In the middle of the Cold War, Reagan was informed by the CIA that through a program called “Line X” Soviet spies were acquiring American military-related technology.
They would schedule trips to ostensibly arrive in America to visit agricultural plants or look at farm equipment, but through a gap in the process that tracked them when they got here, they would visit glass, fiber optic, or computer facilities.
White House policy adviser Gus Weiss came to Reagan with an idea: why not “let” them steal technologies, but with a catch. Whatever they stole would involve hidden, catastrophic failures that would only appear months or even years later?
Reagan agreed, and in the highly secretive program, front companies were set up that allowed Soviet agents to acquire everything from aircraft designs to turbopumps and compressors for the critical Trans-Siberian Pipeline that was responsible for bringing badly needed hard currency into the USSR.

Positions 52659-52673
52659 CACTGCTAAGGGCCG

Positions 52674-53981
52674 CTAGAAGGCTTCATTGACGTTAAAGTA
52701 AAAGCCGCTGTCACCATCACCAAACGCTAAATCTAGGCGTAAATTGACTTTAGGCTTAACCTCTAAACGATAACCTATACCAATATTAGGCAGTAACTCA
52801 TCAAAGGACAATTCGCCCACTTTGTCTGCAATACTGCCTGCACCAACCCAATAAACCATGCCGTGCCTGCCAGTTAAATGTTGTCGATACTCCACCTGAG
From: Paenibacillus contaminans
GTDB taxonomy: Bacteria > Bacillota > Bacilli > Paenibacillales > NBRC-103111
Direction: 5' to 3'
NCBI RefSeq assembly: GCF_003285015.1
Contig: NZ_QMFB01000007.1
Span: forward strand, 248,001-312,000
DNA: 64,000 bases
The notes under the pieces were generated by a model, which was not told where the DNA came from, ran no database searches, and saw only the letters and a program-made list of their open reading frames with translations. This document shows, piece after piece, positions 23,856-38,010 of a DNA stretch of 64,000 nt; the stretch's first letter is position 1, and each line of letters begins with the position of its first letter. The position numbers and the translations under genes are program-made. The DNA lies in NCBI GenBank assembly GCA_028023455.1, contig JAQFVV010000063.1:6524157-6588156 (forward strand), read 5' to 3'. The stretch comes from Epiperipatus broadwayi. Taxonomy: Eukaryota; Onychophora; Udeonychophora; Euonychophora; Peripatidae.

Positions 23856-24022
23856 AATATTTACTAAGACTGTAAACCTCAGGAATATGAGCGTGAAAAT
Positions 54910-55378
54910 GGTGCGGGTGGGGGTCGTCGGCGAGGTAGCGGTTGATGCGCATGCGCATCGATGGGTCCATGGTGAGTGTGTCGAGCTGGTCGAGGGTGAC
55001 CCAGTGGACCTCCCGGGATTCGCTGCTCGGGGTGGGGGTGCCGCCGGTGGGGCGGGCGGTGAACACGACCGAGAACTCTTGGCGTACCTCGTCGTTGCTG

Over time, the Soviets thought they had achieved a coup.
Then things started breaking, including the Pipeline itself, whose pumps massively failed, causing what was, according to one observer, the largest non-nuclear explosion in history, visible even from space. Soviet aircraft designs likewise began to develop fatal failures.
By then it was too late.
The designs and plans had wormed their way through the whole Soviet military system. Merely backward engineering the flaws out would have taken years, and it was time the decaying Soviet Union didn’t have.